July 13, 2021
Auto Club Insurance Association paid out nearly $750,000 to Brian Miller in PIP benefits following a 2011 vehicle-pedestrian collision. Auto Club was the assigned insurer on behalf of the MACP and discovered that another insurer, American Country Insurance Company, was the highest-priority no-fault insurer because it insured the vehicle that struck Brian Miller. Auto Club filed suit seeking reimbursement from American Country. American Country responded that Auto Owners was the proper no-fault insurer because Brian Miller lived with his father, an Auto-Owners insured. American Country also alleged that it was entitled to rescind its policy based upon fraud committed by its insured, Corporate Limousine Inc. Finally, American Country argued that Auto Club’s suit against it was untimely because Auto Club waited five years before filing suit even though it knew American Country might be an insurer of higher priority. The trial court ruled against American Country on all issues, and the Court of Appeals affirmed the trial court decision in Auto Club Insurance Association v. Corporate Limousine Inc. and American Country Insurance Company and Auto Owners Insurance Company.
The Court of Appeals first found that resident relative status is determined by the domicile of the person, that is, where the person has his true, fixed, permanent home. Brian Miller listed his father’s address on the police report, medical records, application for benefits, and his driver’s license. He also moved into his father’s home following his hospital stay. However, the unrebutted testimony of Mr. Miller’s father and mother was that he had not lived with them since getting married in 2007. As such, the Court found Brian Miller had expressed a clear intent to reside on his own and in fact did not reside at his father’s address on the date of the accident. He was no longer domiciled with the Auto-Owners insured and Auto Owners was not higher in priority than American Country.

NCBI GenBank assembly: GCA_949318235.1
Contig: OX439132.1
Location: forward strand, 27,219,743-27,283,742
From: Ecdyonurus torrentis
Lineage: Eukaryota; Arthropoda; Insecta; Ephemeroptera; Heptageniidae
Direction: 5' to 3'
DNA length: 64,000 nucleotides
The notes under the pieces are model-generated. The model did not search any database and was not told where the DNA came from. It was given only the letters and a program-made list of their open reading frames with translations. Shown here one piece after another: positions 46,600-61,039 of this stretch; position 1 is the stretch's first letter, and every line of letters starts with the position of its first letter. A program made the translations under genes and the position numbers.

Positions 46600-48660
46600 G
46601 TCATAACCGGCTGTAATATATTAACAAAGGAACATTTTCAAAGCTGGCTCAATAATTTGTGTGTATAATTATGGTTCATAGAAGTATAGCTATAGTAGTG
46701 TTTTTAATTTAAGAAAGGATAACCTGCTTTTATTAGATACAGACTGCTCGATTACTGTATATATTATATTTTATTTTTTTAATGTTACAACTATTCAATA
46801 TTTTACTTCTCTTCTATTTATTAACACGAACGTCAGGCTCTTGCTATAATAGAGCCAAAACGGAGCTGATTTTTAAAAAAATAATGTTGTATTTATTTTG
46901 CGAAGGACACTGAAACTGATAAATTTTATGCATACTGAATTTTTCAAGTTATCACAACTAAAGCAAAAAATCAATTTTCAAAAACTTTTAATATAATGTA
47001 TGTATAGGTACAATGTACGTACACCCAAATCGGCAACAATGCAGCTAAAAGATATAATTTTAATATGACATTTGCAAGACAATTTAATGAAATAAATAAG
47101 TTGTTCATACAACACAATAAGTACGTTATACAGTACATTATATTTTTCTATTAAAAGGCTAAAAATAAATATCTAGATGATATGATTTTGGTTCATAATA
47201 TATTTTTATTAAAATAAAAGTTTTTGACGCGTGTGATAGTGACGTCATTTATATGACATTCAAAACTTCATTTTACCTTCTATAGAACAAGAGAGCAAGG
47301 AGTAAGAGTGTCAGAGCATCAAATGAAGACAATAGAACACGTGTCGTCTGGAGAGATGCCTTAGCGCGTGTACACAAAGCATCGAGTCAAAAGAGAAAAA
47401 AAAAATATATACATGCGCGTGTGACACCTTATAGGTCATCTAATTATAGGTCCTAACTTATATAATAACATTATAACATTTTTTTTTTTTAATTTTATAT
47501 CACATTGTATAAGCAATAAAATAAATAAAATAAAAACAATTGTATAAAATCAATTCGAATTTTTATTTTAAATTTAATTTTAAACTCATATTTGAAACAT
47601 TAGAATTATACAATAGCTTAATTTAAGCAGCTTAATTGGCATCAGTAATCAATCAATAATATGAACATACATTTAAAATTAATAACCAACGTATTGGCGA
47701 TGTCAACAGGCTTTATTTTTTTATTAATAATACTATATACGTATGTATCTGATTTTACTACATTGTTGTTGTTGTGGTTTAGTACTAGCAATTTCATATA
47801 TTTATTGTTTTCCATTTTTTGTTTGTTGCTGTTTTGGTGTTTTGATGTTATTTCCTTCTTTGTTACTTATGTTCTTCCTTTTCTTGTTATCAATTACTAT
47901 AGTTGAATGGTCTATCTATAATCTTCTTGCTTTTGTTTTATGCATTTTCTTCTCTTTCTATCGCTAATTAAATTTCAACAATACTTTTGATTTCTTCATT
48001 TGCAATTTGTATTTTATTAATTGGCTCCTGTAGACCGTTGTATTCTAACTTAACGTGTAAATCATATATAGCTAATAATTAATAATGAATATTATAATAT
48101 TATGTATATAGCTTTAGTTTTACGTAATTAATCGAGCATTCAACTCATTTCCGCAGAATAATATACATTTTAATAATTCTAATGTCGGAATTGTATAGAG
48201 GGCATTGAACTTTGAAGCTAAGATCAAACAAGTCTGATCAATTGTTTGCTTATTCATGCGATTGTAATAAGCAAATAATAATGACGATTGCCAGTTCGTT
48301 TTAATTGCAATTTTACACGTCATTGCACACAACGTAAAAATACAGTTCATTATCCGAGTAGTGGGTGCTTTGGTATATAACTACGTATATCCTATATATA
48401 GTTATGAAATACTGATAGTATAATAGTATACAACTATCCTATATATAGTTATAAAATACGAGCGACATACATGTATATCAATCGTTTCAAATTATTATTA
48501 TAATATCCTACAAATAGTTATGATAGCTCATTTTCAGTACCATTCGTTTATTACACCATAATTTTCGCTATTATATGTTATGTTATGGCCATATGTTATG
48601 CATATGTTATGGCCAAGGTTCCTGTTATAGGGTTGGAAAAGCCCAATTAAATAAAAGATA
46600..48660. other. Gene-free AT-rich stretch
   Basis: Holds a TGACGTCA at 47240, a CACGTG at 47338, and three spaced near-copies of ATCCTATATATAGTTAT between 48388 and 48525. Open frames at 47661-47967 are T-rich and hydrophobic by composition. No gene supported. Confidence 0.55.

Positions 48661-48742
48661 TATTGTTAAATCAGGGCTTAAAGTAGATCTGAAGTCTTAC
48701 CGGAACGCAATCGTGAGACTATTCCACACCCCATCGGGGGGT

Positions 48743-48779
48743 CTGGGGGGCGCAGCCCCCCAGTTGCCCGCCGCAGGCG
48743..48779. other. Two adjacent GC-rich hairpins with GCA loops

On the rescission issue, the Court found that rescission is an equitable remedy that falls under the sound discretion of the trial court following Bazzi v Sentinel Ins. Co., 502 Mich 390 (2018). Under Bazzi, fraud in the inducement of a contract renders the contract voidable at the option of the defrauded party. However, because the issue is discretionary and equitable in nature, the court must balance the equities between the affected parties. Both Auto Club and American Country were innocent to the fraud committed by Corporate Limousine Inc., who failed to timely notify American Country of the accident when it requested coverage. The simple fact that Auto Club would have been reimbursed by MACP did not justify shifting the burden between the equally innocent parties. Therefore, the Court affirmed the trial court’s denial of American Country’s motion to rescind its policy.
Finally, the Court found that Auto Club had brought its suit against American Country within the applicable statute of limitations. As such the doctrine of laches could not operate to shorten the proper time to file the suit. The Court found none of the arguments raised by American Country on appeal warranted reversal of the award against it.